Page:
ADDICTION

Is writing an addiction? You bet’cha.

If you’re a writer and you don’t write everyday, you’re a bum.

What’s so compelling about putting words on paper or screen? For me, I’m Irish, if I didn’t get words out of my head and onto  something substantial, my head would burst. I’m full of words. My mother said I was born with my tongue tied in the middle and wagging at both ends.

I kid and tell everybody I’m the strong silent type. Some of my dearest friends have adopted the time out two finger gesture. It  makes me laugh and sometimes  shuts me  up. Not always. Also like to joke around, “It’s a good thing there’s paper, ink, screens, and letters, otherwise the  world would go deaf.”

What’s my favorite genre of writing?  Letters to the editors, columns, and fiction. Letters to the editors, columns,  essays, and term papers are  similar. Fiction is different. Don’t write so many essays anymore.  Loved writing term papers. I could always raise my grade average if an end-of-the-term  paper was part of the deal. One of my favorite stories: Dr. Pencharz.  She wore a red wig and she didn’t like me. I was supposed to be the ‘goat’ and she participated in the harassment. Freshman year in college. Sixteen. Scrawny. Psych 101 was filled to the brim with big kids. Serious business. This was the gateway to their life’s work. I think of the horror they must have caused poor patient if they reached their professional goal.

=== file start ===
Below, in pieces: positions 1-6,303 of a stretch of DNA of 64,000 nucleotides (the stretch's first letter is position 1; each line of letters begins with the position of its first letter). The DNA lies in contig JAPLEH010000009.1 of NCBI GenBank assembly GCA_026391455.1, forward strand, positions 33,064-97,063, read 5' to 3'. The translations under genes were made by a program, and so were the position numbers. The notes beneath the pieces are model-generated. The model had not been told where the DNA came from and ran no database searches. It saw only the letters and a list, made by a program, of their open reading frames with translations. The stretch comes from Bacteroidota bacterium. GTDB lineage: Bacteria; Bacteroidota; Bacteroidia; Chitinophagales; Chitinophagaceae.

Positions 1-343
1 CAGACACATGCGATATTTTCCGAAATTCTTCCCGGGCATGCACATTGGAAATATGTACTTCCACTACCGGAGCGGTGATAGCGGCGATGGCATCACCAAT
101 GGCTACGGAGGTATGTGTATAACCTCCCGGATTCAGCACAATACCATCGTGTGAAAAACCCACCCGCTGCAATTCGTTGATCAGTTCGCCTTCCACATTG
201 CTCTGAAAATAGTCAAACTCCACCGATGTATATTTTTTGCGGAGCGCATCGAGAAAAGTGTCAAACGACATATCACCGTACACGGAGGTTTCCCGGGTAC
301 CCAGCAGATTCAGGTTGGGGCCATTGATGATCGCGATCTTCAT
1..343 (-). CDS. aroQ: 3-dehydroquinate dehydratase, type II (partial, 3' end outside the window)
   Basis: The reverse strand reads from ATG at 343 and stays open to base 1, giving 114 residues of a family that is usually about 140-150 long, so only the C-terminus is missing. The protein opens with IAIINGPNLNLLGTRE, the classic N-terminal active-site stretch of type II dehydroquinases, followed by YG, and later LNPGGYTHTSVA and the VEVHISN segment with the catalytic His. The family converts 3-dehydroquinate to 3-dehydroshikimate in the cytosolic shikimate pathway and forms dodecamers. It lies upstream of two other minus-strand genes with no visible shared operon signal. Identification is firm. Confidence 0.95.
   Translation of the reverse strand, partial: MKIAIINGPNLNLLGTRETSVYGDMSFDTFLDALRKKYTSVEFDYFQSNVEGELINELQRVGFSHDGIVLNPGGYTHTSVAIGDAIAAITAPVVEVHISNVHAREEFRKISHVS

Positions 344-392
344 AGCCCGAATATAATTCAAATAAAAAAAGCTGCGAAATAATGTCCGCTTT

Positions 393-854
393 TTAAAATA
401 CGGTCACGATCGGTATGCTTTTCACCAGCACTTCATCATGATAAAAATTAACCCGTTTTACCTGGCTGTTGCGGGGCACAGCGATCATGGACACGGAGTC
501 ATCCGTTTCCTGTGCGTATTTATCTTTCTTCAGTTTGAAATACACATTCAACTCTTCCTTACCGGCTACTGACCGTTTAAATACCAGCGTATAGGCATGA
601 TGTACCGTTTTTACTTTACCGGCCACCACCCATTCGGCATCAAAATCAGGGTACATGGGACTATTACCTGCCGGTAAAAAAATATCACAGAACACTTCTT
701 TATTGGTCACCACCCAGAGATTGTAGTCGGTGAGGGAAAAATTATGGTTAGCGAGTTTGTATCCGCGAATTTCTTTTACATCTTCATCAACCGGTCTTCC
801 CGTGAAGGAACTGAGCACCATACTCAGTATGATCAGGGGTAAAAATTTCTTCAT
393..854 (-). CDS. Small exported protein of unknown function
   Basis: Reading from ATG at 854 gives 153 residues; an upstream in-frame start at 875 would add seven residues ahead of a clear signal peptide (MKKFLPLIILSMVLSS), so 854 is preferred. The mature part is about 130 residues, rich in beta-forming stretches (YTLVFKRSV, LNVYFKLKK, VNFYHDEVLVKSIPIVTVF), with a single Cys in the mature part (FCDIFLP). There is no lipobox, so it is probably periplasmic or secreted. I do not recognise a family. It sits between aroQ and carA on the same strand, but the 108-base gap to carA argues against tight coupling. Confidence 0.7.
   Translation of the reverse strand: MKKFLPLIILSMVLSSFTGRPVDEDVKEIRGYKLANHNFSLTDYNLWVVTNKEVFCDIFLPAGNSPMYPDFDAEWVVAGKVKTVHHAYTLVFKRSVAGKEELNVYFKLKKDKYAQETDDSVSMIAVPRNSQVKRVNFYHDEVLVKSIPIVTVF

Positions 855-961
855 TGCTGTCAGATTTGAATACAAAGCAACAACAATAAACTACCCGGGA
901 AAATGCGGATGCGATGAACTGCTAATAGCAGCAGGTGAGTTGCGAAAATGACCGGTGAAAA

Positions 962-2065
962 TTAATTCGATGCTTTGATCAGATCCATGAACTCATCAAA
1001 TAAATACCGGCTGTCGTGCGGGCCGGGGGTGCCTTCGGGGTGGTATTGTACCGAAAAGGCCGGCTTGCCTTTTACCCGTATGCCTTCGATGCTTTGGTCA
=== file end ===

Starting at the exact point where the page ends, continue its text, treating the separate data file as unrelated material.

The first nasty tease  I remember vividly. I was sent on an errand. When I came back to the classroom there were two  parallel  lines drawn on the board. One above the other. Equal length. One had arrows pointed out. One had arrows pointed in. The entire class was asked which line was longer. Everyone  said the line with the arrows pointed out was longer. Ridiculous. I was the only one who said they were equal. Wow!  I was yelled at, screamed at, shouted at.  Called stupid-you name it-while Pencharz sat there with a smirk. I never caved and I think that made her mad. I didn’t get good grades.

At the end of the year we were allowed to write a term paper which would become 1/3 of our grade average. We numbered our papers because Pencharz knew she could not grade you fairly if she didn’t like you. My paper didn’t come back. I went to the desk.

“Did you do one?” She had a voice like gravel, tacks, and broken glass shaken in a rusty pot.

I nodded.

She asked for my number. I told her.

She  drew forth  from a spanken clean manila folder a paper. It was, I’ll bet, the only A+ paper she ever gave anyone. She crumpled and threw it at me, “Who did it for you,” she graveled.

So much for Psych 101.

Next week?  Fiction. CHILDREN of the EXTINCTION. . My new work. Don’t forget  my book signing bash at Birdie’s Cafe, August 16, 3-6PM.

 

 

 

 

 

 

 

 

 

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